Setting up and operating a joint venture

Structure

Are there any particular drivers in your jurisdiction that will determine how a joint venture is structured?

Under Japanese accounting standards, regarding the financial statements of the subsidiaries (including in a joint venture company), basically, more than 50 per cent of the shares that are held by the parent company shall be consolidated in the parent company’s financial statements (note that some auditors would take another view depending on the provisions under the joint venture agreement). Any shares of more than 20 per cent, but not over 50 per cent, shall be partially reflected in the parent company’s consolidated balance sheet, pursuant to its shareholding ratio. Since the consolidated financial statements are disclosed to the public in the case of listed companies, and may affect the value of the company’s own shares in the market, Japanese listed companies often decide their shareholding ratio in the joint venture company according to the accounting treatment they prefer.

Tax considerations

When establishing a joint venture, what tax considerations arise for the joint venture parties and the joint venture entity? How can tax charges be lawfully mitigated?

Unlike with LLCs in the United States, there is no pass-through tax treatment in Japan if a joint venture vehicle is a corporation.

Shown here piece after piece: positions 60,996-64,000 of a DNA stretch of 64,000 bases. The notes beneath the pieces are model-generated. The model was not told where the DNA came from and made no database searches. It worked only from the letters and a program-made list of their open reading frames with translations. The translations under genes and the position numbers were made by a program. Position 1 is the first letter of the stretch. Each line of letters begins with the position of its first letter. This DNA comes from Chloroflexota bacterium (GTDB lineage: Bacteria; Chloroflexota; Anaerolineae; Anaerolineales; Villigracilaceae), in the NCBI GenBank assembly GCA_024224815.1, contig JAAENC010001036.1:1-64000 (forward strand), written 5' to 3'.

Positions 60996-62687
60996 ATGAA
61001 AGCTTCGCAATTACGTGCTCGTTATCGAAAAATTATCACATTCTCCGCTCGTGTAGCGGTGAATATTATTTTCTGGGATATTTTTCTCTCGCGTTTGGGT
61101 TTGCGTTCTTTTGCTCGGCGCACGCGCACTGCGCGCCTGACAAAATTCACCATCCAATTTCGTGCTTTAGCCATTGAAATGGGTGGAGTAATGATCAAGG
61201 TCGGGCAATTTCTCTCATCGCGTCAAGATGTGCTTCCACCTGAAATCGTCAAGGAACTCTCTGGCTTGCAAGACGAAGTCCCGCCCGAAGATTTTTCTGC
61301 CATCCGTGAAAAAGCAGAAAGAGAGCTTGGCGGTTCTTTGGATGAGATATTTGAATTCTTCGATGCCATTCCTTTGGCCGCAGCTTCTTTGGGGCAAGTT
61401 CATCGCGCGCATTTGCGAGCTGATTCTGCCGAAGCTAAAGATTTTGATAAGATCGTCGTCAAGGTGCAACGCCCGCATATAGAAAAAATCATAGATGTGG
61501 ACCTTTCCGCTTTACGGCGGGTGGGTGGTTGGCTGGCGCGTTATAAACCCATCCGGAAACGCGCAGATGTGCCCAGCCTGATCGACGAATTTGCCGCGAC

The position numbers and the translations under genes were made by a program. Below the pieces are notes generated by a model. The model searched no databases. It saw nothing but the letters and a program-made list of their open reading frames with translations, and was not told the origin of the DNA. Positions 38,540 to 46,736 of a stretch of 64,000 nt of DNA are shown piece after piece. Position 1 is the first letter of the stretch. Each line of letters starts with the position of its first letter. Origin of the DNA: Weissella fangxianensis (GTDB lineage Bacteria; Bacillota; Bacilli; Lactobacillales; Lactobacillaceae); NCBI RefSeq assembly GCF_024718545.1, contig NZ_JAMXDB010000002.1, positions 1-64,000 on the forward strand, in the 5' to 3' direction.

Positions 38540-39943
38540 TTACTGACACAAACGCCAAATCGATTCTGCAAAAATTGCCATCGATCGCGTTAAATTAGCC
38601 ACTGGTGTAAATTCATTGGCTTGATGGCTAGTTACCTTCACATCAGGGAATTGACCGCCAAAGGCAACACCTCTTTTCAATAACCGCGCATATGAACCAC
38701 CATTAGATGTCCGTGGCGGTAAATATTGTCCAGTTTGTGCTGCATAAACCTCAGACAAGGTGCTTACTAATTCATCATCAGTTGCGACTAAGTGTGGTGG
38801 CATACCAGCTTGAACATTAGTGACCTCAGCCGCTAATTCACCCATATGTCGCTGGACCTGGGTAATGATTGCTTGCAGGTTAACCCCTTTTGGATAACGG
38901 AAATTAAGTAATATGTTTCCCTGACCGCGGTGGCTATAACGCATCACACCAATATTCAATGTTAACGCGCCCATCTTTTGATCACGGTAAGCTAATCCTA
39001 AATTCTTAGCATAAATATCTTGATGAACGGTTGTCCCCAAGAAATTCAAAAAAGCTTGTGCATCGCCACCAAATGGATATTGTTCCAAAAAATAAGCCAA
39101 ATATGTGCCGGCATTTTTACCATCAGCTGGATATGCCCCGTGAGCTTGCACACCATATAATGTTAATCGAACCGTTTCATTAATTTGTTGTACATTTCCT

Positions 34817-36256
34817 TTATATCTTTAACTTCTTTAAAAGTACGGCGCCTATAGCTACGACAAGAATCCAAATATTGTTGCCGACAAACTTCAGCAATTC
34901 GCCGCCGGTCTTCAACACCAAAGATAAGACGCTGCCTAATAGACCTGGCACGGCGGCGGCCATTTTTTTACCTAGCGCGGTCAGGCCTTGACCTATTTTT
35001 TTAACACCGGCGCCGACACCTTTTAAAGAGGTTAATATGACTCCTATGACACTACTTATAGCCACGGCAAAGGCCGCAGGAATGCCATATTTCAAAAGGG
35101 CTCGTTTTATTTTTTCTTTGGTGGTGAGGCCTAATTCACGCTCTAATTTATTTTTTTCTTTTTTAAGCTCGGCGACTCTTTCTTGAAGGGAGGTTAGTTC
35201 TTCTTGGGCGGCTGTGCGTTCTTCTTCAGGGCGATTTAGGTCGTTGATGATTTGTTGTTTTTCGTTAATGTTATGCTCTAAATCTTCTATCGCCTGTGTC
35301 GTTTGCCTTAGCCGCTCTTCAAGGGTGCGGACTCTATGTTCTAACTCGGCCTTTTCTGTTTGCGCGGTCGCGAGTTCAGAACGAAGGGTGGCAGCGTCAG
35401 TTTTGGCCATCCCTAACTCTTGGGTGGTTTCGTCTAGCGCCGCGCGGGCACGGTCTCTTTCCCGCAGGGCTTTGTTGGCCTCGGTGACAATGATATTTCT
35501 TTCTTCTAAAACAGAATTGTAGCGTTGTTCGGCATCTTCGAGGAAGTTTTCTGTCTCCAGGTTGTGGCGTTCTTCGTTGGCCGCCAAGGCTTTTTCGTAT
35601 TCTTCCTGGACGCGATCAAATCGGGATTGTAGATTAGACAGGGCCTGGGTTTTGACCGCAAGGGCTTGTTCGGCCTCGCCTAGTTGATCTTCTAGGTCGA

Asset contribution restriction

Are there any restrictions on the contribution of assets to a joint venture entity?

Yes, there are restrictions. To avoid inappropriate valuation of the contributed assets, confirmation by an inspector appointed by a court is required, which may prevent the timely and cost-efficient incorporation of a joint venture company.

However, there are exceptions in cases where:

  • the assets contributed do not exceed ¥5 million;
  • the assets contributed are publicly traded securities and the valuation under the contribution procedure is less than the ‘fair market price’ set pursuant to the regulations; and
  • certification has been obtained stating that the valuation under the contribution procedure is fair by a qualified expert (eg, a lawyer or accountant).

If a contribution in kind is for the issuance of new shares by an existing joint venture company, exceptions also include in cases where: (i) shares issued to a person making a contribution in kind are not more than 10 per cent of the entire shares issued; and (ii) assets to be contributed as a monetary claim to the company and the valuation under the contribution procedure are not more than the value stated as debt in the company’s financial statements.

These technical requirements may be avoided (i) by incorporating the joint venture company in cash; and (ii) by using such cash proceeds, purchasing necessary assets from a partner.

Interaction between constitution and agreement

What is the interaction between the constitution of the joint venture entity and the agreement between the joint venture parties?